While there were a number of candidates at the start of the Republican Party’s primaries in January 2008, the three strongest were John McCain, Mike Huckabee and Mitt Romney. Whereas the Democrat Party primaries were to go their full distance, the Republican Party was in a position to call a halt to its primary season by the first week of March when John McCain was declared the party’s nomination for the November 2008 presidential election. While Senators Obama and Clinton had to focus their attention and spending on themselves (effectively for the next four months), McCain was in a position to start his campaign.
The Republican Iowa primary was overshadowed by Barak Obama’s victory over Hilary Clinton. While the media seemed to concentrate on what the Democrats were doing, it seemed to pay less attention to the rise of the Republican winner in Iowa – Mike Huckabee. He had joined the Republican race late but quickly made inroads into the support that many felt would go to Rudy Guiliani, the former mayor of New York. Mitt Romney came second. In New Hampshire, John McCain won with Romney again coming second. The two contests highlighted the policy of Rudy Guiliani – he decided that he would concentrate his resources in the states that had the highest number of delegates (Florida, New York etc) and barely campaigned in Iowa. That he received any support in Iowa was, many felt, a sign of how popular he was and that his time would come when the ‘big’ states voted.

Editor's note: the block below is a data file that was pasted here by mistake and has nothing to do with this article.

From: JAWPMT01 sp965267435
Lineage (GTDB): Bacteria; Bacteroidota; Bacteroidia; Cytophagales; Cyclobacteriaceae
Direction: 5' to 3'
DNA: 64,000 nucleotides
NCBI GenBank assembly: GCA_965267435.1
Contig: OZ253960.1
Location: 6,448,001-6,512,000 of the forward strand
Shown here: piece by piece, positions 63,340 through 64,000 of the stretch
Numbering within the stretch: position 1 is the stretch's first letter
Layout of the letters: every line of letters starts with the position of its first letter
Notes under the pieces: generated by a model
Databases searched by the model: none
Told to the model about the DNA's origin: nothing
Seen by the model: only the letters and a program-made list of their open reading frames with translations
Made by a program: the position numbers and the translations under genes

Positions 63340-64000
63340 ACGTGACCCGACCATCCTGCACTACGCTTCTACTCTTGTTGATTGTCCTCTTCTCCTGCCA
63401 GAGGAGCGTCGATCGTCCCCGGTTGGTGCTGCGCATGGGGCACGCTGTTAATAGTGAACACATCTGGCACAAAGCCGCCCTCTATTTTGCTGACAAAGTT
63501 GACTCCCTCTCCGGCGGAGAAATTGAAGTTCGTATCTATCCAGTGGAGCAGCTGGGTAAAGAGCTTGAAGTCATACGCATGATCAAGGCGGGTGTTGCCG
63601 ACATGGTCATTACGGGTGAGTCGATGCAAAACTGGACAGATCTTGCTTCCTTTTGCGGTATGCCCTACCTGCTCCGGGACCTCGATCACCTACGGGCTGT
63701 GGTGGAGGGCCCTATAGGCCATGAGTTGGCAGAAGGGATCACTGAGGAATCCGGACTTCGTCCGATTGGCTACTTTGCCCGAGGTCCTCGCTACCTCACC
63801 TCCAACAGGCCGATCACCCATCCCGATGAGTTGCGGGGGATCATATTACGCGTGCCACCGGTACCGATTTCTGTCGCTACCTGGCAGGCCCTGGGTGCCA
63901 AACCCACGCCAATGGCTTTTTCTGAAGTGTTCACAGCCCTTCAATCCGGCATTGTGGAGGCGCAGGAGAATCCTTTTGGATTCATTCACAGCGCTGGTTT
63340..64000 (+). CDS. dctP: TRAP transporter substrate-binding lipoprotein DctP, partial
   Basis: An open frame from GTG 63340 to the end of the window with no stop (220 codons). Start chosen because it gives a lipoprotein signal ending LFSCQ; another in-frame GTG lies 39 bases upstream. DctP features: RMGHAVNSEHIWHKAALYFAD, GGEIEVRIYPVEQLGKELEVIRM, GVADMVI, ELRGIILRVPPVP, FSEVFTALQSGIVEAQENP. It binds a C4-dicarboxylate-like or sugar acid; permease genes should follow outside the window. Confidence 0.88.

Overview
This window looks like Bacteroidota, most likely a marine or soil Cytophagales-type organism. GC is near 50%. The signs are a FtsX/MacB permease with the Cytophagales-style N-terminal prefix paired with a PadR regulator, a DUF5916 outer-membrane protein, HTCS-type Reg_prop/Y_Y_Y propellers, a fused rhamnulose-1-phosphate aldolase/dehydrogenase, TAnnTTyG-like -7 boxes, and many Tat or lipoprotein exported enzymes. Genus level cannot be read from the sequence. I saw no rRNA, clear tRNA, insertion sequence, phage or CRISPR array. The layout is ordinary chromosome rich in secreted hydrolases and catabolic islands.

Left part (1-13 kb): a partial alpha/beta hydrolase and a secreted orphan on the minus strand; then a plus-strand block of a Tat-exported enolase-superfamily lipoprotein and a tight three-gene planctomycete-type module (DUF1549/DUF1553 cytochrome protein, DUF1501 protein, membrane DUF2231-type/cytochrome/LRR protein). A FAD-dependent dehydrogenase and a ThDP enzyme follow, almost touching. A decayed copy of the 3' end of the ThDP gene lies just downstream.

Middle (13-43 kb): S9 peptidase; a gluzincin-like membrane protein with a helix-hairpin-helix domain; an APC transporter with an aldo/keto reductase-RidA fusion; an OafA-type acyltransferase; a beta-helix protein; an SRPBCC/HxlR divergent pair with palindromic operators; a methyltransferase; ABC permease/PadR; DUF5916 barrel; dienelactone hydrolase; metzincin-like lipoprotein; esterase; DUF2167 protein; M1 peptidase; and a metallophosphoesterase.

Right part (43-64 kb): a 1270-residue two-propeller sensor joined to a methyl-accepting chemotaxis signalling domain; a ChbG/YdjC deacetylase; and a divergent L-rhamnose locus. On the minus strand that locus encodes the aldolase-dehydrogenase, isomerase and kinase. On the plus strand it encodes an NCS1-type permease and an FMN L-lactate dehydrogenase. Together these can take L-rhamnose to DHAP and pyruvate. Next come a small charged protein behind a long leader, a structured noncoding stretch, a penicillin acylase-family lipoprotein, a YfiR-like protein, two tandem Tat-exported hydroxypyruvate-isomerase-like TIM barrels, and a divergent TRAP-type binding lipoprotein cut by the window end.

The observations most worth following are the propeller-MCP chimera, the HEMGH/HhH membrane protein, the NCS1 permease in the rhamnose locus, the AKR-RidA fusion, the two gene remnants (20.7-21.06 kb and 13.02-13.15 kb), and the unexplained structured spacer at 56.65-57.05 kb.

In the first two states, the media also paid attention to the fact that Romney had spent a great deal of money campaigning in both and only came second in both.
Unlike the Democrats, a far clearer pattern quickly emerged in the Republican camp. Though he got off to a poor start in Iowa, John McCain quickly emerged as the party’s strongest candidate. By March 4th, the Republican campaign was over. Mitt Romney had dropped out on February 7th once the results of ‘Super-Duper Tuesday’ were known. He had won just 242 delegates. On March 4th, Huckabee also withdrew from the contest with just 278 delegates whereas the only viable candidate, McCain, had 1575 delegates. His target had been 1191 delegates.